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Category Archive: Illusion

How to Spell Pareidolia

Our friend Ned Block sent us a very timely Monty cartoon (by Jim Meddick) in response to our Monday’s blog post on pareidolia illusions:

by Jim Meddick

Ouija boards have even more to do with the ideomotor effect than with pareidolia, as we discuss in our book Sleights of Mind. But it’s still a funny cartoon!

See what pareidolia is all about on our September/October Scientific American Mind’s Illusions column:


A Faithful Resemblance

When seeing is believing

By Susana Martinez-Conde and Stephen L. Macknik


Send us your favorite jokes about neuroscience or illusions, and we’ll post them here.

-Susana Martinez-Conde 

Illusion of the Week: Taxidermy Dreams

Wednesday is Illusion Day. Every Wednesday, we feature a contemporary illusion, or a variation on a classic illusion.

This week’s pick is an interesting twist on the Rabbit-Duck illusion, presented in the German magazine Fliegende Blätter in 1892.

I haven’t been able to locate the precise source, but here’s how you make a rabbit-duck in real life (death?) with a little help from taxidermy.

Image from the blog Blame it on the Voices

Do you see a rabbit or a duck?

Also, check the Duck! Rabbit! animation of Amy Krause Rosenthal’s children’s book, and John F. Kihlstrom discussion of the history of the Rabbit-Duck illusion.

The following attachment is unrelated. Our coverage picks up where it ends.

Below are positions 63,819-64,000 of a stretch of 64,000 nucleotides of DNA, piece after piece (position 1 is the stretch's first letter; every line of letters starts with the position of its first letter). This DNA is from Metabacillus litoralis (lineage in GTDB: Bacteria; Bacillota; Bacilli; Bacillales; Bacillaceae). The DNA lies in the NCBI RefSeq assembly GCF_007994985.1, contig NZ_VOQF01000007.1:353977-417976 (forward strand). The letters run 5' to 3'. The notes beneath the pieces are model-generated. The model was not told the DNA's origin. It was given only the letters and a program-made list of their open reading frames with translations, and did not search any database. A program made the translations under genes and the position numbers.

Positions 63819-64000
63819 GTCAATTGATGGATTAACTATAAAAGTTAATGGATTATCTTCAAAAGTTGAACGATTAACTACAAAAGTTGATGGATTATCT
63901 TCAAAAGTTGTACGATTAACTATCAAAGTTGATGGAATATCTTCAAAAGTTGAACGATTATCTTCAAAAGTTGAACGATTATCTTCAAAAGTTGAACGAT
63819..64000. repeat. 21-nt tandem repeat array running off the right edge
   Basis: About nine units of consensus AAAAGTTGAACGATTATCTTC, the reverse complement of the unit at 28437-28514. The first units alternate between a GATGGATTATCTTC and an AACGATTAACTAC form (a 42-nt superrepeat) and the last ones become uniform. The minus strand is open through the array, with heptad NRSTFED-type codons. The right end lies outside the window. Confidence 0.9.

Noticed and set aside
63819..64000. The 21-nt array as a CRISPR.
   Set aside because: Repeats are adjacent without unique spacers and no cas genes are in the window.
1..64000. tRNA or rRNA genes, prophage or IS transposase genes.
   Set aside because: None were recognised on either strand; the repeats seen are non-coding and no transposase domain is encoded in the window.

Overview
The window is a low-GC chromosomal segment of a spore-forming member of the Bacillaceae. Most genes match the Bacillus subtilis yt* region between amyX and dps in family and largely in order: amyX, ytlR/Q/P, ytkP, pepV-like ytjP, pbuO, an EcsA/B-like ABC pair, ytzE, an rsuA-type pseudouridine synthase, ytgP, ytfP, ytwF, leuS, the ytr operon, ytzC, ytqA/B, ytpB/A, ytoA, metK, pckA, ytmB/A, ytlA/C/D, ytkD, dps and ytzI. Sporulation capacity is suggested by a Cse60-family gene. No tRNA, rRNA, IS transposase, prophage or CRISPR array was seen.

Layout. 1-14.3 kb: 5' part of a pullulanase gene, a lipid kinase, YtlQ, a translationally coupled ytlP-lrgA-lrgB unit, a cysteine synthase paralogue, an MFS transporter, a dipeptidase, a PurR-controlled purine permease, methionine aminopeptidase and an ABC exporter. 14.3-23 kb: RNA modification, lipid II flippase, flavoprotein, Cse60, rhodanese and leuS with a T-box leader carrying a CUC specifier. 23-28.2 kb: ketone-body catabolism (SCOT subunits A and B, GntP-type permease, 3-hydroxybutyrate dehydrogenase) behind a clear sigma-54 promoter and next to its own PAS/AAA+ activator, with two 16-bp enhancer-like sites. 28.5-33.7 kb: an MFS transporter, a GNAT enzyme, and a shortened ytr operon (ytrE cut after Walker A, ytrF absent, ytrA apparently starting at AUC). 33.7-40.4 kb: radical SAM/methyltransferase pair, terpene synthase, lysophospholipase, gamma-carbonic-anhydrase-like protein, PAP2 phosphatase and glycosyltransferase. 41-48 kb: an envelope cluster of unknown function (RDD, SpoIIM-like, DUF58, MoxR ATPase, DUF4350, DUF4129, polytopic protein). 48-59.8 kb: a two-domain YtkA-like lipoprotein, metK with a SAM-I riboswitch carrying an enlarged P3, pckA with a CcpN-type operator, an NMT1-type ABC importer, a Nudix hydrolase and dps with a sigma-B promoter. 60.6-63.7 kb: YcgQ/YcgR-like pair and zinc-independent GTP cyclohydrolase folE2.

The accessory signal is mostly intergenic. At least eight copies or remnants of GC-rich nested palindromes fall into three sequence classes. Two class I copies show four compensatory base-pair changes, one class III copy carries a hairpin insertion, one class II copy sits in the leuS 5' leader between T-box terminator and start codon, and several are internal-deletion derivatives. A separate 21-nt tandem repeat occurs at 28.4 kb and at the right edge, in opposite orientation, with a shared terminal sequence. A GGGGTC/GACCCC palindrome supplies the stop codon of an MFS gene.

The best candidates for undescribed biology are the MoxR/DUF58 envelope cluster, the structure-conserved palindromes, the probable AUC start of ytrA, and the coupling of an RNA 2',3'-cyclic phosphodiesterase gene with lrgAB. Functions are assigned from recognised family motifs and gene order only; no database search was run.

-Susana Martinez-Conde

Illusions Column on Pareidolia

“Face on Mars” photographed by Viking 1

Steve and I  write the Illusions column for Scientific American Mind. Our article in the September/October issue, already released, discusses pareidolia: a type of illusion in which a vague or random stimulus seems distinct and meaningful.

A preview of the article is available on the Scientific American website.



A Faithful Resemblance

When seeing is believing

By Susana Martinez-Conde and Stephen L. Macknik


Also, don’t miss Phil Plait’s disquieting account of showering with Lenin.

What’s your favorite pareidolia?


-Susana Martinez-Conde

Black Art in Dance

Sleights of Mind features a wonderful group of French magicians, The Ostrowsky family, who produce a show called “Omar Pasha“. Its a wonderful and mystical show in which the protagonist magically manipulates objects and people on stage. Everything appears and disappears to the notes of Bolero. The inevitable decapitations and recapitations proceed seamlessly, and right before your very eyes, as you watch from the audience. To find out more, read Sleights of Mind.

But in the meantime, check out this related new dance video by Fighting Gravity, from their America’s Got Talent! appearance, in which a group of dancer’s uses magical Black Art methods in a new and exciting dance exhibition.

Fighting Gravity — America’s Got Talent! 2010